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Inside the talks
Mandela: An angry man, taking a harder line than before. De Klerk: Under heavy pressure from abroad to get talks moving.
Inside the talks
Inside the talks

Nelson Mandela emerged from this week's showdown with the government over violence flying the political colours of a hard-line militant.

In lengthy meetings with President FW de Klerk, where the two leaders managed to break the political deadlock, there was none of the warm personal chemistry that has characterised interactions between them in the past.

Mandela, long held up as the African National Congress' leading moderate, is extremely angry at the government's inability or unwillingness to stop the carnage in the townships, and was particularly incensed at its pussy-footing over the issue of "traditional" weapons.

The ANC deputy president refused to see De Klerk this week until the draft outline of an agreement between the movement and Pretoria had been carefully prepared by his aides and was already on the table. The ANC set yesterday as the deadline for the government to take serious steps to end the violence, including meeting a series of tough demands, or it would abandon all talks with the government.

From the outset, Mandela took the lead inside the ANC in proposing the ultimatum and holding the government to meeting its demands. Mandela is said to be under extreme pressure in his personal life because of the trial of his wife, Winnie, on charges of kidnapping and assault, and is said to have been shocked by her overwhelming defeat for the presidency of the ANC Women's League in Kimberley.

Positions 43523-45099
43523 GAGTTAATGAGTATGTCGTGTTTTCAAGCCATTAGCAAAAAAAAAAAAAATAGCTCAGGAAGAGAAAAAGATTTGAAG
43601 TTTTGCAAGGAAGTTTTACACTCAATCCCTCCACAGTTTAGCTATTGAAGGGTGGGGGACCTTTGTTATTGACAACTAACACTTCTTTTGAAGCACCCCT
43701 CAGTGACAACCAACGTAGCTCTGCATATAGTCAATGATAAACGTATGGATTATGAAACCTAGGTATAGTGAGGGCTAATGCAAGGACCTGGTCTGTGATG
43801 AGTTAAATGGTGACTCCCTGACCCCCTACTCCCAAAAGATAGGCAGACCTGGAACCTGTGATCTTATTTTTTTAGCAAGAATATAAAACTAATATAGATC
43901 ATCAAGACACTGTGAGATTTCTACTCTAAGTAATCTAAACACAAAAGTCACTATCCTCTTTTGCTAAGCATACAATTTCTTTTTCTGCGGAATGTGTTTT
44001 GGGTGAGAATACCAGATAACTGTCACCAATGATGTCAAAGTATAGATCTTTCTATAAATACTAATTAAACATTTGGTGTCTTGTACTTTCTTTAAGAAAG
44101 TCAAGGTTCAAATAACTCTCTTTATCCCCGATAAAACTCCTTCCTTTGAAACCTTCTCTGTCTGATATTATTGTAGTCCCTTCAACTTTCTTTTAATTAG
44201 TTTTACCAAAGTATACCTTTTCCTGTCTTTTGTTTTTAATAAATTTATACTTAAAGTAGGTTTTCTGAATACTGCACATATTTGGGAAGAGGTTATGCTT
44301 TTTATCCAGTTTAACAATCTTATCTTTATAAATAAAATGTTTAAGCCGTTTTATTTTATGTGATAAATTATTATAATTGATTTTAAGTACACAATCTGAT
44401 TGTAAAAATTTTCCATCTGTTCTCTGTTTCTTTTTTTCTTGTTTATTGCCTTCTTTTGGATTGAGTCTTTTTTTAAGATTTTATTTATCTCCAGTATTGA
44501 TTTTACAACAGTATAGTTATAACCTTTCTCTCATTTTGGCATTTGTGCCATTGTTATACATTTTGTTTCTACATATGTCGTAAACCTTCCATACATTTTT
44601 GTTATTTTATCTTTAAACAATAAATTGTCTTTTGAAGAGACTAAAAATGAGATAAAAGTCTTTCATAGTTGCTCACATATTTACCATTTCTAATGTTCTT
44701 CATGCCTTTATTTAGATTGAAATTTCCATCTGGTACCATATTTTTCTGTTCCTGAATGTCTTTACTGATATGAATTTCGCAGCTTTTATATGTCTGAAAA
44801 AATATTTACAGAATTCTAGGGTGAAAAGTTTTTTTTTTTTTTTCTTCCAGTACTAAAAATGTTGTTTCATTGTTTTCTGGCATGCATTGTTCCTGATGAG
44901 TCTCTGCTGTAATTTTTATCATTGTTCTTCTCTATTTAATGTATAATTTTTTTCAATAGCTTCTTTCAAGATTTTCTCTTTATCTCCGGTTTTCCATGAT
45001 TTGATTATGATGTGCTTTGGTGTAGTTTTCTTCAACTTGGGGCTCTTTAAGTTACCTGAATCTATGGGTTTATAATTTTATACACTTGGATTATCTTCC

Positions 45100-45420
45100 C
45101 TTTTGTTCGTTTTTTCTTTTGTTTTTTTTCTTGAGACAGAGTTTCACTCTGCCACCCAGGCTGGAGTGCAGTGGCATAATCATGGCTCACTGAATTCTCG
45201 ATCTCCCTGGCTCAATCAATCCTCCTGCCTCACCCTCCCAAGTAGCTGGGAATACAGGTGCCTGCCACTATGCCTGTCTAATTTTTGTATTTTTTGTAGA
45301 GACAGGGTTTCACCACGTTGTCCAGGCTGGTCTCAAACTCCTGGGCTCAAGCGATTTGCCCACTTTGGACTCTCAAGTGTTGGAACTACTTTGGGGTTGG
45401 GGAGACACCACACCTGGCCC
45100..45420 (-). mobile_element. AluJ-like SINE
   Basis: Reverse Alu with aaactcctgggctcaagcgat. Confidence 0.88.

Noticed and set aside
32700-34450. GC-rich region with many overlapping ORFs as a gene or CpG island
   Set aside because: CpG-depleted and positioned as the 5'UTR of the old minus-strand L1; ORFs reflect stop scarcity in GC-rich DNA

Sources inside the ANC say Mandela has been appalled by the township violence and the failure of the police to contain it. Mandela is also aware that high noon is approaching for the ANC in the form of the July conference, where the leadership will be called to account by its members, many of whom are the victims of the violence in the townships.

Most of the credit for getting dialogue between the government and the ANC back on track and working out the outlines of a deal this week goes to southern Natal regional leader Jacob Zuma and Department of International Affairs head Thabo Mbeki. Others whose intervention was crucial were the church leaders including SA Council of Churches general secretary, the Rev Frank Chikane, whose last-minute intervention may have saved the day, and the British, American and German embassies who backed up the ANC in the broad thrust of its demands in the ultimatum.

Mandela has been in telephonic contact with American President George Bush and British Premier John Major. Despite the impression that has been created that De Klerk has won the diplomatic battle, the major Western countries were surprisingly tough in their insistence that De Klerk and his security forces could do far more to stop the violence.

The final draft of the agreement between the ANC and the government was still being drawn up late yesterday. The two parties were apparently haggling over the definition of a cultural weapon and where one ought to be permitted to carry them.